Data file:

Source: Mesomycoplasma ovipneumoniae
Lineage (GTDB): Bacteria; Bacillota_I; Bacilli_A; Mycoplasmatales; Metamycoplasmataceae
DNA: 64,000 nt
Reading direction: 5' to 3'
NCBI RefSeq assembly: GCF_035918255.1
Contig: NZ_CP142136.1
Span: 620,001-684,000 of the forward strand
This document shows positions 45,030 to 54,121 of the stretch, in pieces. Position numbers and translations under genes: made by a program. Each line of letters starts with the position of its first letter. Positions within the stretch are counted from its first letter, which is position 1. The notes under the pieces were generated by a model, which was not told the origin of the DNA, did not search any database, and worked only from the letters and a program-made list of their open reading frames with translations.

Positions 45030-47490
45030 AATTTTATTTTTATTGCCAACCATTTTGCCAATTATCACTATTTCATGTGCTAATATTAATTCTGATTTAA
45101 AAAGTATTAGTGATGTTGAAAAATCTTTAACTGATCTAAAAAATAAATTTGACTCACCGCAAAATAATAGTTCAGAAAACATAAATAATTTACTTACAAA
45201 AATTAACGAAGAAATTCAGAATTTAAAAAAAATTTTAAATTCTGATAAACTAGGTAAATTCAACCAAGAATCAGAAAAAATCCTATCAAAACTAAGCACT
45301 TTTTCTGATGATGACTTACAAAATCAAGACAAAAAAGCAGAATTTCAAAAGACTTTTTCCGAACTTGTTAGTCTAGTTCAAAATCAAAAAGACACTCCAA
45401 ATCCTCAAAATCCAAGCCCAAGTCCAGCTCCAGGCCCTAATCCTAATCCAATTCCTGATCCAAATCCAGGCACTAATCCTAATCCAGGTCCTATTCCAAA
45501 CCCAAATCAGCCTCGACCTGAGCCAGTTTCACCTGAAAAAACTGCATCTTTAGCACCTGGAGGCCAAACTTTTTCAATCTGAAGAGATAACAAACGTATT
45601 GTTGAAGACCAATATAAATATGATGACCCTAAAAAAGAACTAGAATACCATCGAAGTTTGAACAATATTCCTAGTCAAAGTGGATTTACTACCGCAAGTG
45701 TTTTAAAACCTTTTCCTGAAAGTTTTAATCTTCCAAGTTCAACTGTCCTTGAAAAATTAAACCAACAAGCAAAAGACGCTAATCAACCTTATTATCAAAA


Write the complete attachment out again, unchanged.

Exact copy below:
Source: Mesomycoplasma ovipneumoniae
Lineage (GTDB): Bacteria; Bacillota_I; Bacilli_A; Mycoplasmatales; Metamycoplasmataceae
DNA: 64,000 nt
Reading direction: 5' to 3'
NCBI RefSeq assembly: GCF_035918255.1
Contig: NZ_CP142136.1
Span: 620,001-684,000 of the forward strand
This document shows positions 45,030 to 54,121 of the stretch, in pieces. Position numbers and translations under genes: made by a program. Each line of letters starts with the position of its first letter. Positions within the stretch are counted from its first letter, which is position 1. The notes under the pieces were generated by a model, which was not told the origin of the DNA, did not search any database, and worked only from the letters and a program-made list of their open reading frames with translations.

Positions 45030-47490
45030 AATTTTATTTTTATTGCCAACCATTTTGCCAATTATCACTATTTCATGTGCTAATATTAATTCTGATTTAA
45101 AAAGTATTAGTGATGTTGAAAAATCTTTAACTGATCTAAAAAATAAATTTGACTCACCGCAAAATAATAGTTCAGAAAACATAAATAATTTACTTACAAA
45201 AATTAACGAAGAAATTCAGAATTTAAAAAAAATTTTAAATTCTGATAAACTAGGTAAATTCAACCAAGAATCAGAAAAAATCCTATCAAAACTAAGCACT
45301 TTTTCTGATGATGACTTACAAAATCAAGACAAAAAAGCAGAATTTCAAAAGACTTTTTCCGAACTTGTTAGTCTAGTTCAAAATCAAAAAGACACTCCAA
45401 ATCCTCAAAATCCAAGCCCAAGTCCAGCTCCAGGCCCTAATCCTAATCCAATTCCTGATCCAAATCCAGGCACTAATCCTAATCCAGGTCCTATTCCAAA
45501 CCCAAATCAGCCTCGACCTGAGCCAGTTTCACCTGAAAAAACTGCATCTTTAGCACCTGGAGGCCAAACTTTTTCAATCTGAAGAGATAACAAACGTATT
45601 GTTGAAGACCAATATAAATATGATGACCCTAAAAAAGAACTAGAATACCATCGAAGTTTGAACAATATTCCTAGTCAAAGTGGATTTACTACCGCAAGTG
45701 TTTTAAAACCTTTTCCTGAAAGTTTTAATCTTCCAAGTTCAACTGTCCTTGAAAAATTAAACCAACAAGCAAAAGACGCTAATCAACCTTATTATCAAAA